Using a Raspberry Pi to synchronize data

Firefox Sync

For many years now, Firefox has had its own integrated sync engine. This makes it possible to synchronize bookmarks, cookies, passwords, and so on across different browser installations. The data being synced up resides on servers hosted by Mozilla.

The process is considered secure because the browser encrypts and decrypts the data on the client side. Because Mozilla doesn't have the key, it cannot gain access to the data. In spite of this exemplary process, it still makes sense to operate your own sync server, especially if you are interested in making it more difficult for third parties to spy on your data.

The original server has been implemented in Python, but, in this case, I will use the lean PHP version FSyncMS, or Firefox Sync Minimal Server [4]. You should decompress the package in the root directory /var/www/ of the web server. You will find the command in Listing 2. The mv command makes the path somewhat easier to understand, and chown establishes the correct access rights. The data is saved in an SQLite3 database. The script also installs the necessary PHP module.

Listing 2

Installing FSyncMS

# Install FSyncMS
wget ""
if [ -f "FSyncMS.tar.gz" ]; then
  tar -xvzpf "FSyncMS.tar.gz" -C /var/www
  mv "/var/www/FSyncMS" "/var/www/ffsync"
  chown -R www-data:www-data "/var/www/ffsync"
  rm -f "FSyncMS.tar.gz"
# Install interface between PHP5 and SQLite
apt-get update
apt-get install php5-sqlite
/etc/init.d/lighttpd restart

You should call up the web page http://<RasPi-IP>/ffsync/ for the initial configuration of the sync server. It is important to remember to delete the setup.php file in the installation directory afterward. You should also check the content of the settings.php file; in particular, you might have to adjust the path of the server.

If you want to connect the server over the Internet, then you should move the SQLite file out of the web server directory and similarly adjust the new path in the configuration file.

Installation takes only a few minutes. The status page http://<RasPi-IP>/ffsync/index.php/ shows whether the installation has been successful. Even though you will receive an error message in response, this message actually means that the server is processing the request. Then, all you will have to do is set up an account and connect the Firefox browser on all of the participating devices to the account.

Before Firefox 29, Firefox Sync employed a single-use recovery key when pairing with a new device [5]. Both devices knew the secret key, enabling secure communications. A lost device meant a lost secret key and lost Sync data.

In newer versions, Firefox Sync uses the usual email address and password through Firefox Accounts (Figure 3), eliminating the "pairing" of devices and enabling you to recover data in a familiar way. To set this up, click Edit | Preferences and select the Sync tab. Next, click on Set Up Firefox Sync. In the dialog box that comes up, select Create a New Account and fill out the fields accordingly. You can recall any potential error reports directly in the browser via the pseudo-URL about:sync-log.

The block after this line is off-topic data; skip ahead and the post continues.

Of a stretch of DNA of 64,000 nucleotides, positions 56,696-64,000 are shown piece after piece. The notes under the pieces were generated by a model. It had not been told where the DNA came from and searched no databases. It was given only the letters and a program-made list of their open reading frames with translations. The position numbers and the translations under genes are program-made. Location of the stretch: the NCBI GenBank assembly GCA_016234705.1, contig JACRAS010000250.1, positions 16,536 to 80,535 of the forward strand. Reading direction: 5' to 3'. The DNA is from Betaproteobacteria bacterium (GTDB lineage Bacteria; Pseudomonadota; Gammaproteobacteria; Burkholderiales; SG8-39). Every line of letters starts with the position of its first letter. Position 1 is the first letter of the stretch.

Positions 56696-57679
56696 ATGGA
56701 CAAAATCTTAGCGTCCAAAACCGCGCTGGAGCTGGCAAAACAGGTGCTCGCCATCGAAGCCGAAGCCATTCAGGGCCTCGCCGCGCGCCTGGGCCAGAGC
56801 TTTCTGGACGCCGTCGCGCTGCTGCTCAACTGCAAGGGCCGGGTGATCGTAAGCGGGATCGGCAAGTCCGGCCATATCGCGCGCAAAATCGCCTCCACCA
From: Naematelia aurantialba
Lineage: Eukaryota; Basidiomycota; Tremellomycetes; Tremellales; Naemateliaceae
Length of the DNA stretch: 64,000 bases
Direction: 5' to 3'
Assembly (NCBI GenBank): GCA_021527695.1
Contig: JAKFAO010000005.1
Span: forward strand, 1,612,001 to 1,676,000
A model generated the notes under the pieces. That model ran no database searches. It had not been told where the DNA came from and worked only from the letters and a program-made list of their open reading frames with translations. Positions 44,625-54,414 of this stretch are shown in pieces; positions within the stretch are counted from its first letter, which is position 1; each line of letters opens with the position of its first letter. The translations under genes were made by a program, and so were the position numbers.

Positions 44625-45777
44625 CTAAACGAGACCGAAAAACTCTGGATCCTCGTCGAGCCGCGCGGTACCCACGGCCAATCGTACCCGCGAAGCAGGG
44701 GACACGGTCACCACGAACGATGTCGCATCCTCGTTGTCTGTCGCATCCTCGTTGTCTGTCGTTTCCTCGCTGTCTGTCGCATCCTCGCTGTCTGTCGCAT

Figure 3: Firefox makes it easy to synchronize several browser installations on a central server – in this case, a Raspberry Pi.

Appointments and Addresses

Almost every smartphone user synchronizes appointments and calendar information with the manufacturer of the operating system, which is most often Google or Apple. This means that sensitive data can fall into the hands of third parties. Various open source projects attempt to offer a freeware alternative; one of the best known is called ownCloud.

From its beginnings, however, the ownCloud project has struggled with performance and stability problems. Instead of fixing these problems, the developers prefer to build "cool" features into each new version, often much to the dismay of users. The one advantage of ownCloud is that a number of providers offer ownCloud instances or accounts for a very good price. However, the low-cost accounts are of little help with the scenario presented here.

OwnCloud woos users with claims that user data will be secure. The data is encrypted before being placed on the provider servers. However, what the company doesn't tell you is that encryption is not performed on appointment and calendar data. Clients have access to both with the CalDAV or CardDAV protocols, neither of which offer client-side encryption. The data transport is accomplished via HTTPS.

This is reason enough to host the data by yourself; however, Baikal [6] could be a better alternative to self-hosting because of its performance and stability. The tool can only synchronize appointment and address data via the CalDAV or CardDAV protocols, but it does so flawlessly. It does not support groupware functions like public calendars and appointment planning across multiple calendars.

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